• Diarrhea


  • Runny nose
  • Itchy eyes
  • Congestion
  • Post-nasal drip
  • Sneezing

Luckily, there are some differences that might clue you in as to what you have. “Influenza and COVID tend to produce more severe symptoms,” Dr. Kadaj says. That includes a higher fever, body aches, shortness of breath, a bad headache and exhaustion. “Cold and allergy symptoms tend to be milder.”

Gastrointestinal symptoms, such as nausea, vomiting and diarrhea, also might point to COVID-19. “These would be very unusual in colds and allergies,” Dr. Schachter says. It’s not impossible to have stomach issues with the flu, but it happens more often with COVID-19.

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And while having a cold, allergies or the flu can affect your sense of taste and smell, it’s usually due to nasal congestion. You should suspect COVID-19 if you’re not congested and you suddenly can’t smell things. That is often one of COVID-19’s earliest symptoms. It happens when the virus infects nerve cells in the nasal passages.

With seasonal allergies, you won’t have a fever or severe symptoms. Allergies strike when your immune system overreacts to something in the environment, such as pollen or grass. If you’re sneezing and have a runny nose, allergies might be the culprit.

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Home treatment options for every illness

Figuring out what you have is crucial for helping prevent the spread of transmissible diseases. It can also help you choose the right treatments. Here’s what to do:

Keep your distance. Stay away from others if you’re not feeling well — regardless of whether it’s COVID-19 or not, Dr. Kadaj says.

If you have a sore throat, cough, body aches and especially fever, you should assume it’s COVID-19 until you test negative. A PCR test taken at a doctor’s office or testing clinic is the most accurate option, Dr. Schachter says. If you test positive with an at-home rapid test, you should follow up with your doctor to confirm your diagnosis. (Stock up now on COVID-19 home tests.)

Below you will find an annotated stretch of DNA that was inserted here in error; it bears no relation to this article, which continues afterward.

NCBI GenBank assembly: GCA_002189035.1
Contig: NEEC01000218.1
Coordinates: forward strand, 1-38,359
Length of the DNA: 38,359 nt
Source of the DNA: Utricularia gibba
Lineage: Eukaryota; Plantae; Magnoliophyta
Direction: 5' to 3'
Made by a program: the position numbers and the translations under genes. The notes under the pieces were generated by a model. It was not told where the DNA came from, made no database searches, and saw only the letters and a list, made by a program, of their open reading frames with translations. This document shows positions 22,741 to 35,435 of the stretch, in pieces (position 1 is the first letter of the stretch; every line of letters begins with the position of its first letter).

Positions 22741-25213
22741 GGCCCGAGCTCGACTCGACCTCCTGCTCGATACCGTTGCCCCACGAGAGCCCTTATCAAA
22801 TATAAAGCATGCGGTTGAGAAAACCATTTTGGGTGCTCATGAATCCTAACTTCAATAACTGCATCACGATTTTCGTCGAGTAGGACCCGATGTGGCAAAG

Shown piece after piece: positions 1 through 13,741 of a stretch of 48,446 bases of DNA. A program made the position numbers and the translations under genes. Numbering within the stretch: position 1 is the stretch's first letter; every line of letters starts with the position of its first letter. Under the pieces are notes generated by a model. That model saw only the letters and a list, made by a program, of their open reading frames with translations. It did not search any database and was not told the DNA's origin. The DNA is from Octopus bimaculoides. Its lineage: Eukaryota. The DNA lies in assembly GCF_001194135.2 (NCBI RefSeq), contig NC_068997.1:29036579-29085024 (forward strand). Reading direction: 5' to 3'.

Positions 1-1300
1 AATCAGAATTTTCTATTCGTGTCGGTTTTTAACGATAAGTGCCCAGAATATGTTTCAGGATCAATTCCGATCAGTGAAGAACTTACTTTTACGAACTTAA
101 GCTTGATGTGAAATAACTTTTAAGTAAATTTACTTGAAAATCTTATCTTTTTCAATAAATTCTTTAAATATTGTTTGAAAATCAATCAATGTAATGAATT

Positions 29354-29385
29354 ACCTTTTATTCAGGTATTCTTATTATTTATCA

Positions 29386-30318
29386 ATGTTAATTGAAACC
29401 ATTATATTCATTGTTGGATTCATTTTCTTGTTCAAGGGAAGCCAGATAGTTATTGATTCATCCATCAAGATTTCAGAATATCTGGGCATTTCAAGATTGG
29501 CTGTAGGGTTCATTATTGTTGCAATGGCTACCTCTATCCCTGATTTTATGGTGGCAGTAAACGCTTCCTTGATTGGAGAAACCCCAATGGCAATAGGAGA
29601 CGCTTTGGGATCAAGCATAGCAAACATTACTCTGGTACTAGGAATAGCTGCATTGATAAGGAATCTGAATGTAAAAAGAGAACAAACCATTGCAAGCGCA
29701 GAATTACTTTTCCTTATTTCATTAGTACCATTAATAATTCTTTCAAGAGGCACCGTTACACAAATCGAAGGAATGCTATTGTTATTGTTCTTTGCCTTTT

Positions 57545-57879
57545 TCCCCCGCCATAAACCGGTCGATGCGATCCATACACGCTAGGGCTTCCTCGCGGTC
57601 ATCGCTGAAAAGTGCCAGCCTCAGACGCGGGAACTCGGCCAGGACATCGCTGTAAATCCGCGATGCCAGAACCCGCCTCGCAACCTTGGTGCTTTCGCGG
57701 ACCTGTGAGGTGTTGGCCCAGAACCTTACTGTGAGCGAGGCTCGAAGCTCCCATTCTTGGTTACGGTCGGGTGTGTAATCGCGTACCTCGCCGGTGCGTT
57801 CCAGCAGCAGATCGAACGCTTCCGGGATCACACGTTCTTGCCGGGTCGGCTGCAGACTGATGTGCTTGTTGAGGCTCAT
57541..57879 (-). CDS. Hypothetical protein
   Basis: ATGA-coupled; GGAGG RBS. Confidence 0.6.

If it is COVID-19, follow the current quarantine protocols recommended by the Centers for Disease Control and Prevention.

Treat it at home. The same treatments can often apply to colds, flu and COVID, Dr. Schachter says. Take acetaminophen (Tylenol®) or ibuprofen (Advil®) for headaches and mild fever, antihistamines for a stuffy nose, and lozenges and throat gargles for a sore throat. Drink lots of fluids and get plenty of rest. 

Be alert. Pay close attention to your symptoms, especially if you're COVID-19 positive. “Keep in touch with your physician if you’re older, have high blood pressure or diabetes, or are obese,” Dr. Schachter says. These could put you at risk of more severe issues, and you should alert your doctor if you’re feeling sick.

Deciphering which illness you have does take some detective work. But getting it right could help you recover more easily — and keep others safe at the same time.

Additional sources
Breakthrough infections mild: American Medical Association (2022). “What doctors wish patients knew about breakthrough COVID infections”
Death rates for unvaccinated: Centers for Disease Control and Prevention (2022). “Press Briefing by White House COVID-19 Response Team and Public Health Officials”
Sense of smell: Harvard Medical School (2020). “How COVID-19 Causes Loss of Smell”

This article originally appeared on Optum Store